Insertion of a radial arterial catheter is a common procedure in critical care units. Radial artery catheters are commonly placed for continuous blood pressure monitoring, frequent arterial blood gas analysis, or frequent blood sampling for diagnostic testing.
Radial artery cannulation can be challenging and ultrasound guidance has emerged as a valuable adjunct for the placement of radial artery catheters. The advantages of ultrasound guidance include: real-time visualization of landmarks, improved pre-procedure planning, reduction in complications, less time spent at the bedside, and improved first-attempt success rates.
The radial artery is identified using a linear or vascular probe SIFULTRAS-3.31. The probe is placed on the wrist where the pulse is palpated (or via anatomic landmarks if there is no palpable pulse) or along the forearm and wrist.
The traditional method for radial artery catheter placement is to locate the vessel via palpation of the pulse or anatomic landmarks. Unfortunately, anatomic landmarks may not locate the radial artery in up to 30% of patients.
In patients with severe hypotension, morbid obesity, and atherosclerosis, the radial pulse may be weak or absent, making locating the artery via palpation difficult.
Other difficulties commonly encountered during radial artery catheter placement include: the inability to thread the wire, hematoma formation, scarring from previous arterial catheters, atherosclerosis, and arterial spasm.
Different methods can be adopted for radial arterial mine placement. The first is the transverse method, where the probe is placed perpendicular to the artery. The second technique is the longitudinal method, where the probe is oriented parallel to the vessel. A third method is the static technique, where the vessel is identified via ultrasound, and a mark is made on the skin along the artery’s path with a sterile marker.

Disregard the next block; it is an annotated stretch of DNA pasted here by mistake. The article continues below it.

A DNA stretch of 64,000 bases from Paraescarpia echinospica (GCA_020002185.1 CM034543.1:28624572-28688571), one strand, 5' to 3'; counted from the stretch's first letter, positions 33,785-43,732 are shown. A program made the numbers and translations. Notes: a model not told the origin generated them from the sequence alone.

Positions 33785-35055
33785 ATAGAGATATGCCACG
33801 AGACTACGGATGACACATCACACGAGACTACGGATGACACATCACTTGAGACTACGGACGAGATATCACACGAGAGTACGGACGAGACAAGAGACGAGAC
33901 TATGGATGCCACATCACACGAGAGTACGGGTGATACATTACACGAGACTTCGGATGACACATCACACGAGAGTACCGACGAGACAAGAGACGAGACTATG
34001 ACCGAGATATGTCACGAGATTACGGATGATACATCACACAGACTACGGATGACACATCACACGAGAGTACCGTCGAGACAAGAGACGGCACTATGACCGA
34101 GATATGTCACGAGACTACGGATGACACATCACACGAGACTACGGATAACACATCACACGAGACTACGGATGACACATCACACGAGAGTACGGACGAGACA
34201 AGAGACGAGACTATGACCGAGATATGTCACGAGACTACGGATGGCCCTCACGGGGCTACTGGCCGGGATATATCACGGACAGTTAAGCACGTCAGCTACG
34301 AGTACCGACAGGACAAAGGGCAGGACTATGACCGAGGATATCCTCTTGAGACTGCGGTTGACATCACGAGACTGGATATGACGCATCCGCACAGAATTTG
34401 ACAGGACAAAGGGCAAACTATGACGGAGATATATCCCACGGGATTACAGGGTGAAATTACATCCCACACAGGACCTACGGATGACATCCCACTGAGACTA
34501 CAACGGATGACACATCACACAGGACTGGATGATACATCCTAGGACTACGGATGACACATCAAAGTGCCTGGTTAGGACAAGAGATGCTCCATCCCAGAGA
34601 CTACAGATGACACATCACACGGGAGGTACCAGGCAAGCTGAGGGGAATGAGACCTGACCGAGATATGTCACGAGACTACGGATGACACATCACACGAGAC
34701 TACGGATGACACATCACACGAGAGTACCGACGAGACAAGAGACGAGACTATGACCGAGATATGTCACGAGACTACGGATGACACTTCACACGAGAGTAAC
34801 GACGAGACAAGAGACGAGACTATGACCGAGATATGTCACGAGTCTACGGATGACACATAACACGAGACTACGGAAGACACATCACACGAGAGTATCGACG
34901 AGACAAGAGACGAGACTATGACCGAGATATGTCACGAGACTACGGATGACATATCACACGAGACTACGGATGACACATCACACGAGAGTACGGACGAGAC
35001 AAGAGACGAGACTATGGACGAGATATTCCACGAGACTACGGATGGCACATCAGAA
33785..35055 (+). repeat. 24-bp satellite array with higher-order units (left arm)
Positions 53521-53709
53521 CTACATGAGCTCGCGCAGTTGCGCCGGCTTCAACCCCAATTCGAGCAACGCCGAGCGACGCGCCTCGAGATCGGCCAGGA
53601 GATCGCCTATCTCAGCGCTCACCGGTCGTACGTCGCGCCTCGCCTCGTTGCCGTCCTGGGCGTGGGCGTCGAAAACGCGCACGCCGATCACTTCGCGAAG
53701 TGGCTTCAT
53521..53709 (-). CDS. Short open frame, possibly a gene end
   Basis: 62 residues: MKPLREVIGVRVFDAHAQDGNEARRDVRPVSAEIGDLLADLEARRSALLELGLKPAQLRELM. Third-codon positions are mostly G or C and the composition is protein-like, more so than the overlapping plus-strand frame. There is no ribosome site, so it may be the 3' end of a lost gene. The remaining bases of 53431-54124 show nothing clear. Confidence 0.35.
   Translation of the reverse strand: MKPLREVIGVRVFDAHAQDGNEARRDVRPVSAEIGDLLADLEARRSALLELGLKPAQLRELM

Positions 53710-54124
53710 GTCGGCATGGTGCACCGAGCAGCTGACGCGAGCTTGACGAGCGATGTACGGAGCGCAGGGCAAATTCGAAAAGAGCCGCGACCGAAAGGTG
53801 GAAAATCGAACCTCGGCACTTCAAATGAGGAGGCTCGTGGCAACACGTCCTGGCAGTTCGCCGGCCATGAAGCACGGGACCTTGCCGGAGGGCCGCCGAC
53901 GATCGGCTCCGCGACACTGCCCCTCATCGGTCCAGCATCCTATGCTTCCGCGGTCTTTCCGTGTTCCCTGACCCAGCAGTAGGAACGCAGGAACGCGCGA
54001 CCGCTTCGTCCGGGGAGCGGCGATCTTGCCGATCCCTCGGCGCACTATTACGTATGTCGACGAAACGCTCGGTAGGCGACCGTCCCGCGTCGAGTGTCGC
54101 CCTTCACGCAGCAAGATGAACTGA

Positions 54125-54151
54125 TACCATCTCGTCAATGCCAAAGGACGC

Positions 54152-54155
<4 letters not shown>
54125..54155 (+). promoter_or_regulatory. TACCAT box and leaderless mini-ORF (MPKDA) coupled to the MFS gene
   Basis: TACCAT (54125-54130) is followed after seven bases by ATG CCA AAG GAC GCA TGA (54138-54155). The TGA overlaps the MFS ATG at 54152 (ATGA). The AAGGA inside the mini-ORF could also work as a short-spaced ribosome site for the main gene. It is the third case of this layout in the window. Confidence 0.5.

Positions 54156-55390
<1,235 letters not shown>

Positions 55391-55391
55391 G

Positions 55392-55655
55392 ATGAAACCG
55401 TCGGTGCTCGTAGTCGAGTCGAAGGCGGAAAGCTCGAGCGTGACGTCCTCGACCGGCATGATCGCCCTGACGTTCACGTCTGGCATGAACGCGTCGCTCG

Ultrasound guidance has been shown to reduce complications and increase success rates for bedside clinicians, including respiratory therapists (RTs), during central venous catheter insertion.
Ultrasound guidance reduced the mean number of attempts required for successful catheter placement, reduced time to successful catheter placement, and reduced the number of hematomas.
Ultrasound guidance reduces the likelihood of hitting the nerve bundle and other structures near the artery due to real-time visualization of the needle as it approaches the artery and underlying structures. Ultrasound should minimize this difficulty and reduce the risk of vessel damage and morbidity because real-time guidance reduces the likelihood of hitting underlying structures, such as nerves, ligaments, and tendons.
Arterial lines are typically inserted by Physicians, Acute Care Nurse Practitioners (ACNP), ICU Physician Assistants (PAs), Anesthesiologist Assistants (CAAs), Nurse Anesthetists (CRNAs), and Respiratory Therapists.
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